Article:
Today, many Libertarians like to trust in state’s rights to obtain the goals of Libertarian liberties. But, for the township governments, the states were the enemies of community liberties. It was the state governments that forced small schools to be consolidated with other districts and then administered by state officials. It was the states’ that gradually usurped control of local roads and local government and moved it to the state legislature’s domain. Little by little local communities became unimportant.

The Northwest Territory Ordinance of 1787 provided for personal liberty. Each local community basically controlled its own religious life, its own educational system, and the political matters of that local township. The vast majority of each township was privately owned, and everybody could do pretty much what they pleased on their own land.

Which do you think will most guarantee American personal liberties in the future? Will it be a constitution that can be interpreted in a way that contradicts what is written in the document? Or will recognition of personal property rights and localized government do more to ensure liberty? I am convinced that the Constitution will not save personal liberty. The Constitution will be set aside by new interpretations as state and federal governments seek to enlarge their authority. They will assure us that it is for our benefit, and as good patriots we will rally to the cause. We will be convinced that we are building on our constitutional liberties, even as we lose personal freedoms.

A far greater guarantee of personal liberty can be built along the lines of the Northwest Territory Ordinance of 1787. Local residents would largely determine the political decisions of a very small area where most people know one another as well as the issues needing resolved. Small groups of people would get together to build a system of education that they would want to provide for their own children. Worshippers would continue to build churches according to their convictions. People would own their own property and generally respect the rights of property owners to govern their domains as they see fit. I can see few other systems or political theories capable of building a more enduring legacy of personal liberty.

Today, we do not have large unpopulated or sparsely populated lands to settle. But, the same sort of vision is needed to build freedom for the days ahead. Small local communities (where most people know most other people in the community) must govern themselves. Parents need to take the responsibility to own and control the schools to which they send their children, or at least to own and control the decision to which competing school they will send their child. Local communities need to be able to decide how to deal with local problems without lobbying a capital one hundred or one thousand miles away.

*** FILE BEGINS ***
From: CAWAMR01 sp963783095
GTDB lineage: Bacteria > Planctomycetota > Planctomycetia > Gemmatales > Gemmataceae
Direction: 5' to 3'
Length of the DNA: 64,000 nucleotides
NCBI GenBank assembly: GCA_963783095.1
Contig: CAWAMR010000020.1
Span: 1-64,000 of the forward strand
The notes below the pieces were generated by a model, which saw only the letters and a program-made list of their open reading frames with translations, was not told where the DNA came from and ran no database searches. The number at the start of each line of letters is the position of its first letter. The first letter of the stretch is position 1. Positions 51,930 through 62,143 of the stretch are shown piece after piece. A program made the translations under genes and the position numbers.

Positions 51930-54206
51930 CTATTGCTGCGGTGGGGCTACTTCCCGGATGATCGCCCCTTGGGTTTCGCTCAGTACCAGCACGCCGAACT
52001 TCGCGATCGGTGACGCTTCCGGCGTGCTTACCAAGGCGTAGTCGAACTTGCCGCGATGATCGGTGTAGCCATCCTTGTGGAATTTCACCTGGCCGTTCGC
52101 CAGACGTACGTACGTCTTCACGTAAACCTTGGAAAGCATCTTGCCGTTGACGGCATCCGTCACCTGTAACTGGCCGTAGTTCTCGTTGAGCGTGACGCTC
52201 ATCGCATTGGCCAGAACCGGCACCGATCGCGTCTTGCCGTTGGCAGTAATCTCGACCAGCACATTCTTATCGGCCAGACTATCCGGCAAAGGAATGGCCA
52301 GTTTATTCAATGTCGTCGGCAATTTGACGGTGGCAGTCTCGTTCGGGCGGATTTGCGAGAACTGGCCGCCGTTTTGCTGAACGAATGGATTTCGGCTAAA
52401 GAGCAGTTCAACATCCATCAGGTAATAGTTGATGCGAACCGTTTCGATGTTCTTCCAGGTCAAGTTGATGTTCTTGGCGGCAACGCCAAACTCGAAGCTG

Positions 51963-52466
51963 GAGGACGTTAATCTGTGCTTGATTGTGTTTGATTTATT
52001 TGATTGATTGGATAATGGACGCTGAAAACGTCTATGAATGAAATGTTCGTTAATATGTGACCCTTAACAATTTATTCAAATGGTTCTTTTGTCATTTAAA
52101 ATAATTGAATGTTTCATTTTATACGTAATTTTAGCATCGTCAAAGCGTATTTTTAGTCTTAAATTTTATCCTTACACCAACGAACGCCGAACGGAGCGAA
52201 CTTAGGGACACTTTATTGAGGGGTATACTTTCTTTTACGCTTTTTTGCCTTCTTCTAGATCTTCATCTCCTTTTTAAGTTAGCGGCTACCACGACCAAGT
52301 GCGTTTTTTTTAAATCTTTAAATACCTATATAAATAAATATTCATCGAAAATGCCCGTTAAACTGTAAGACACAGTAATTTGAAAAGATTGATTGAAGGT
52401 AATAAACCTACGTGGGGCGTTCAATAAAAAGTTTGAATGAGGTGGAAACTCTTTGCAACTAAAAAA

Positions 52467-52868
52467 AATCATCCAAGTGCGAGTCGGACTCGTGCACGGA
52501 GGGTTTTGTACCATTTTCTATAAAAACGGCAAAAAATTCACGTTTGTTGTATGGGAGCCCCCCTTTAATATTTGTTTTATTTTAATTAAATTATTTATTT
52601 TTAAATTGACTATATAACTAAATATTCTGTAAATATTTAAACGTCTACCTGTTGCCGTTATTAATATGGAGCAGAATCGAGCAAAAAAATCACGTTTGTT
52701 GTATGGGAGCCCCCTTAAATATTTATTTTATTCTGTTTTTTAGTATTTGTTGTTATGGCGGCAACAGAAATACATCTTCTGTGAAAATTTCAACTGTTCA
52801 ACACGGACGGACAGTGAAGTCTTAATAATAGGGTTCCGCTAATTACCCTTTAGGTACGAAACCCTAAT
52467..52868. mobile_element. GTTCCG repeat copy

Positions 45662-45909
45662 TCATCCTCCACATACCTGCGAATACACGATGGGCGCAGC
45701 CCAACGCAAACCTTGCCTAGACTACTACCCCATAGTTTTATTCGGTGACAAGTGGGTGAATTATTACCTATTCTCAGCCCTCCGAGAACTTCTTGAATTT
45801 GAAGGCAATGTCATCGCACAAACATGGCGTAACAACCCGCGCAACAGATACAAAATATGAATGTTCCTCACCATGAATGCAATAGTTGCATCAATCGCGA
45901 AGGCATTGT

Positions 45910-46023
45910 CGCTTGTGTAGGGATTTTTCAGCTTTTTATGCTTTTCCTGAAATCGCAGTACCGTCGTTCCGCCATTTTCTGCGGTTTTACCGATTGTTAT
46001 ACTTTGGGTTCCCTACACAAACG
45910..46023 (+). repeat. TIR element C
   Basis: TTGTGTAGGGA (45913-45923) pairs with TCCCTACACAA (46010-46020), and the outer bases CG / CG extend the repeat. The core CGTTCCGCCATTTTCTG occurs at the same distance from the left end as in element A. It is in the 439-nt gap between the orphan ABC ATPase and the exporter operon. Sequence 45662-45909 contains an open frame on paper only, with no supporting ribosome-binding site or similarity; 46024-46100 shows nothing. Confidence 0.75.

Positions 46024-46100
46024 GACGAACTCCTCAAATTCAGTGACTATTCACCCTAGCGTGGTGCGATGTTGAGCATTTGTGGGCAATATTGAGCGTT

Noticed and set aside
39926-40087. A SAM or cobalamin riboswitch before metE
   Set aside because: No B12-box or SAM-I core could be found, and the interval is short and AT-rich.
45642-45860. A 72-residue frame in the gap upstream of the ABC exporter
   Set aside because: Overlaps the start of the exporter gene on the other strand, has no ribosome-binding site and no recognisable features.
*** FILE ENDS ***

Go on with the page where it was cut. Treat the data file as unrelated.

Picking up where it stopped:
One can build a society only by being a society. People actually working together build societies. Great Society plans of a centralized bureaucracy simply build systems of bureaucracy. Those who work to build a common life to be enjoyed in common with people they know are the real persons who create societies. They build something in which they have shared labor and ownership. One of the criticisms of Libertarianism is that it fails to build societies. But, in truth the sort of vision contained in the Northwest Territory Ordinance of 1787 was very close to a Libertarian vision. By placing the residents of small communities in control of their own communities, and by having the vast majority of a community privately owned they succeeded in building a society along Libertarian lines. They built a society by believing in local control. It was a society of free men owning their lands and dwelling in community with their neighbors with whom together they owned their communities.

The work that lies ahead for us is to build such a society for our. Our greatest enemy is the centralizing tendency that steals our communities from us. Why is American society dying? It is dying because societies are never built by central command. Society is built when free men associate with other free men in the building of a community, a school, a church, a local gathering. They then create traditions and memories valued because everyone held them as important. We cannot re-institute the Northwest Territory Ordinance of 1787, but perhaps we can rekindle its vision for building communities.

     

Email Print
FacebookTwitterShare